Neil Diamond has released his first album in awhile to feature only songs written by himself. Three Chord Opera is filled with sap, pomp and big orchestration. Fans of his early guitar-based singer-songwriter work may find this CD just a bit too Vegas, a bit too polished and schmaltzy. But the singerís voice is still, undeniably, Neil (for many, thatís enough). The best track, "I Havenít Played This Song In Years," opens the album with a "Sunrise, Sunset" kind of bittersweet emotion and "I Believe In Happy Endings" sounds like a ballad written for a Disney movie. "You Are The Best Part Of Me" is a pure, adult contemporary ballad that, despite the odd addition of steel drums in the background, sounds like perfect elevator music. "My Special Someone" seems to hint at the emotion of "Longfellow Serenade" capped by a Southwestern arrangement and "Donít Look Down" tries to liven things up with bouncy horn arrangements. "Baby Letís Drive" seeks to recapture the rock side of Diamond thatís been dormant for nearly two decades. This album ultimately answers one question about Diamond Ė his rock side isnít dormant, itís dead. Subverted by rhinestoned vests and silly, sappy love songs. But if you like that kinda thing, this disc will do ya just fineÖ
Pianist Leon Russell has recorded under two different names in his career, in addition to working with many other names like Joe Cocker, Sly Stone and Willie Nelson. In the early Ď70s he scored a handful of Top 100 hits both as Leon Russell and as bluegrass alter ego Hank Wilson. Now Russell has formed his own label, Leon Russell Records, to reissue some of his work and release more new material. His first discs on the label include Signature Songs, a collection of his re-recorded favorites, featuring just his weathered vocals and piano, covering hits like "Lady Blue," "Tight Rope," and "This Masquerade." Heís also unleashing a new collection of Hank Wilson songs Ė Hank Wilson Vol. 4 Rhythm & Bluegrass, along with a reissue of Hank Wilson Vol. II, which included his takes on the classic Americana songs "Wabash Cannonball," "Tennessee Waltz," and "I Saw The Light"Ö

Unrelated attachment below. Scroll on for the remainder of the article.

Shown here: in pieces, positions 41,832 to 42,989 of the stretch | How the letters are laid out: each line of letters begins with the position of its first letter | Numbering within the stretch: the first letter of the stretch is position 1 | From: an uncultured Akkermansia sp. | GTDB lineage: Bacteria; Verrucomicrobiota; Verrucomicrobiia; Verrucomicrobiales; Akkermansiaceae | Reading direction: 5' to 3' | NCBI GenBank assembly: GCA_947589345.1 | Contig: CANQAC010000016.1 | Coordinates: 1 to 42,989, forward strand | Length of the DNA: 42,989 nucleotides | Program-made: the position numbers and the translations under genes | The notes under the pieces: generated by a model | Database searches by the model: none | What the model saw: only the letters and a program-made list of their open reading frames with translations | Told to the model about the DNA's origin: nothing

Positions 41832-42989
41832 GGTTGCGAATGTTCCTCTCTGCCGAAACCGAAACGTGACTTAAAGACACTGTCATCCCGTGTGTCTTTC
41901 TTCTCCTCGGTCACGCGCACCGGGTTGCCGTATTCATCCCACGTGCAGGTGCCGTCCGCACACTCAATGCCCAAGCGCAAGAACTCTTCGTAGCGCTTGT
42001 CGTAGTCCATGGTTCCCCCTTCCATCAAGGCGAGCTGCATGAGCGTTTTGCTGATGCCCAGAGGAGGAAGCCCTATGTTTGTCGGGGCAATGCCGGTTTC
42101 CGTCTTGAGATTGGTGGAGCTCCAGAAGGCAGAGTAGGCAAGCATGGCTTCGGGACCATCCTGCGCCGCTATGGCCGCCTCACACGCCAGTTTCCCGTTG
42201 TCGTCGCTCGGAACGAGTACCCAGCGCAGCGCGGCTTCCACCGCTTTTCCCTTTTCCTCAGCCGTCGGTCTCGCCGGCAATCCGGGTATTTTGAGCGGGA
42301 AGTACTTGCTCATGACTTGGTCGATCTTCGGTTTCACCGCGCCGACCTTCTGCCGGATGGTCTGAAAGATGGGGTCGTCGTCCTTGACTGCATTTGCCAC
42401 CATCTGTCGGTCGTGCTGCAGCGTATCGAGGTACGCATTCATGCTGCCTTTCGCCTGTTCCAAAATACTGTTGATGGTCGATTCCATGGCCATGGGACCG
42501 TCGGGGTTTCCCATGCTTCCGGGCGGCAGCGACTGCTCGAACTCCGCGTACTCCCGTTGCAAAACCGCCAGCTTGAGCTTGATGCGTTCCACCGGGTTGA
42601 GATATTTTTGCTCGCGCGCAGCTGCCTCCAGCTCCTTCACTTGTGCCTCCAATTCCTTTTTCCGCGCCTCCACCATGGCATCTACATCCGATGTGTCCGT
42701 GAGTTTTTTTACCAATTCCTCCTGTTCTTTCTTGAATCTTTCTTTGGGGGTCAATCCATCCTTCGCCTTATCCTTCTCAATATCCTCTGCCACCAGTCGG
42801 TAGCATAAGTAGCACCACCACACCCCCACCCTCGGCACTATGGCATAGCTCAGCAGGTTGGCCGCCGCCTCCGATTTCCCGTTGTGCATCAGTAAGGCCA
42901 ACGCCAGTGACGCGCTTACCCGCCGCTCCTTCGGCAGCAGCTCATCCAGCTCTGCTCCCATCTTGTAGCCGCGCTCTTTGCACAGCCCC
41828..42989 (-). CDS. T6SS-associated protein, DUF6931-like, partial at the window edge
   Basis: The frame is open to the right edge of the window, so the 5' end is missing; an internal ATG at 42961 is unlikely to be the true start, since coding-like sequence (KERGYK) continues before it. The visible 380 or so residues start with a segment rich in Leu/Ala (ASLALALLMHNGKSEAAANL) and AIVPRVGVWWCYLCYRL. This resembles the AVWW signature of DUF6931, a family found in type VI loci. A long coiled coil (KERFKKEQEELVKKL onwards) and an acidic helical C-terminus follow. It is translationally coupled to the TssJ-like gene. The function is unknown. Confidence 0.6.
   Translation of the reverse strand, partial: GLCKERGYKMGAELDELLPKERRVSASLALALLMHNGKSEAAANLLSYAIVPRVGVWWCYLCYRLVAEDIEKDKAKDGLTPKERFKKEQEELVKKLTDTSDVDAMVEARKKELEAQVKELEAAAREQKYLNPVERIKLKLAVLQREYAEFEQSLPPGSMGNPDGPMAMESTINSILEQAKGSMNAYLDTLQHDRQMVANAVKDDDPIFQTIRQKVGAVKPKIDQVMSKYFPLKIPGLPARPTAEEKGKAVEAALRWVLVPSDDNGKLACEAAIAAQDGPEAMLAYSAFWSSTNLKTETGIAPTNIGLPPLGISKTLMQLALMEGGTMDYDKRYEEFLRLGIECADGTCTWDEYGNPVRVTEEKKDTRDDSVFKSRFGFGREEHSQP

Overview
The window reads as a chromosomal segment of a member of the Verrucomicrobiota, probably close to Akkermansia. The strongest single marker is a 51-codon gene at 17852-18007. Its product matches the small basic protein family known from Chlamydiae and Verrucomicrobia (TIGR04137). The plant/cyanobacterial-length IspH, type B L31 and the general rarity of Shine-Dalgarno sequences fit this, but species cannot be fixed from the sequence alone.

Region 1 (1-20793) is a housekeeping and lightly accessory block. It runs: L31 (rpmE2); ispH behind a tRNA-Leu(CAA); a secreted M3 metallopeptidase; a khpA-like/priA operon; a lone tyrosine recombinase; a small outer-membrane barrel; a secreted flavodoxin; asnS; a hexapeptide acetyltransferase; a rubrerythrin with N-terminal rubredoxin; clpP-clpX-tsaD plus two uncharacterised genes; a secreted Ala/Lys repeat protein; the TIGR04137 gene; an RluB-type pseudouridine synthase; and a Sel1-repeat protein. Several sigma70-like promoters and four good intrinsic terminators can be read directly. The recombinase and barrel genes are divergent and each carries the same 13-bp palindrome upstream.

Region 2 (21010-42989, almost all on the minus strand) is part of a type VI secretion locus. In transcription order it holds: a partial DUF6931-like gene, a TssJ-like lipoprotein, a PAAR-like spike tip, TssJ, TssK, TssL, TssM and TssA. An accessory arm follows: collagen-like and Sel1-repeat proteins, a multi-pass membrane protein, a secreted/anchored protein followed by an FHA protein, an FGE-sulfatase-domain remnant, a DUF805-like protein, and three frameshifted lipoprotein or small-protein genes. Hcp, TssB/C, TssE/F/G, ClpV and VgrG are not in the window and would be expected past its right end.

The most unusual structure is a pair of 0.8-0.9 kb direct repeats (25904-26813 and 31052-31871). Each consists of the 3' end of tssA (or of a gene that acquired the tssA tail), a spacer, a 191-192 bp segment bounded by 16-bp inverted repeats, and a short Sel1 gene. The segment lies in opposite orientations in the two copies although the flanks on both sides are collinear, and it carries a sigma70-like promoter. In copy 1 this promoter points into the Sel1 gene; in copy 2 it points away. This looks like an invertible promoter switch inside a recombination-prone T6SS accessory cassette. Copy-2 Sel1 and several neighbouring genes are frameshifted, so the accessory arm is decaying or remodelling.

Warner Bros. and Rhino Records have teamed up to release Dinosaur Jr.ís The Best of collection. The whiny, droney alternative guitar bandís Best follows the band from its punky origins through its slow dissolution to become, in reality, a solo project of singer-songwriter J. Mascis. It features 17 tracks, from their early tracks like "Repulsion" and "Little Fury Things" to their quirky cover of The Cureís "Just Like Heaven" to "Freak Scene," "Start Choppin," and two J. Mascis solo efforts (including what might be his best work to date, "Take A Run at The Sun," from the movie Grace of My Heart.
The Charlatans UK
Back in 1990, The Charlatans UK put out a hit album in Some Friendly and scored one of the catchiest jams of the year with the organ- and reverb-drenched single "The Only One I Know." They rode the wave of the "Manchester sound" Ė a mix of retro organ and funky repetitive basslines that seemed, for a short time, ubiquitous, thanks to other stalwarts like Happy Mondays and The Stone Roses. While those bands are long gone, The Charlatans UK have shouldered on, releasing increasingly forgettable LPs and surviving the 1997 death of founding keyboardist Rob Collins. Their return from that tragedy, Wonderland, may, however, be their weakest attempt.
The disc opens with a serviceable funk track in "Youíre So Pretty Ė Weíre So Pretty" that lacks the full depth of sound they achieved on some of their earlier work, but includes background harmony falsettoes reminiscient of The Rolling Stonesí Emotional Rescue period.
On much of the rest of the album, the trademark repetitive organ and bass funky rhythms underpin singer Tim Burgessí newfound penchant for singing entire songs in squeaky falsettoes. Itís not a good penchant. Burgess sounds laughably strained as he tries to add excitement to these plodding tracks, which fail to ever deliver a bassline hook so infectious that the song overcomes his vocal shortcomings. In the latter half of the album, Burgess goes back to singing in his reverb-effected mid-range, but itís hard to listen long enough to Wonderland to make it that far. Probably the best track on the album omits Burgessí voice entirely Ė the instrumental funk ride "The Bell and the Butterfly" allows the band some jamming space for the bass and keyboards to "talk back" to each other.
Give Ďem credit for trying something new, but this one only makes me wonder one thing. Why?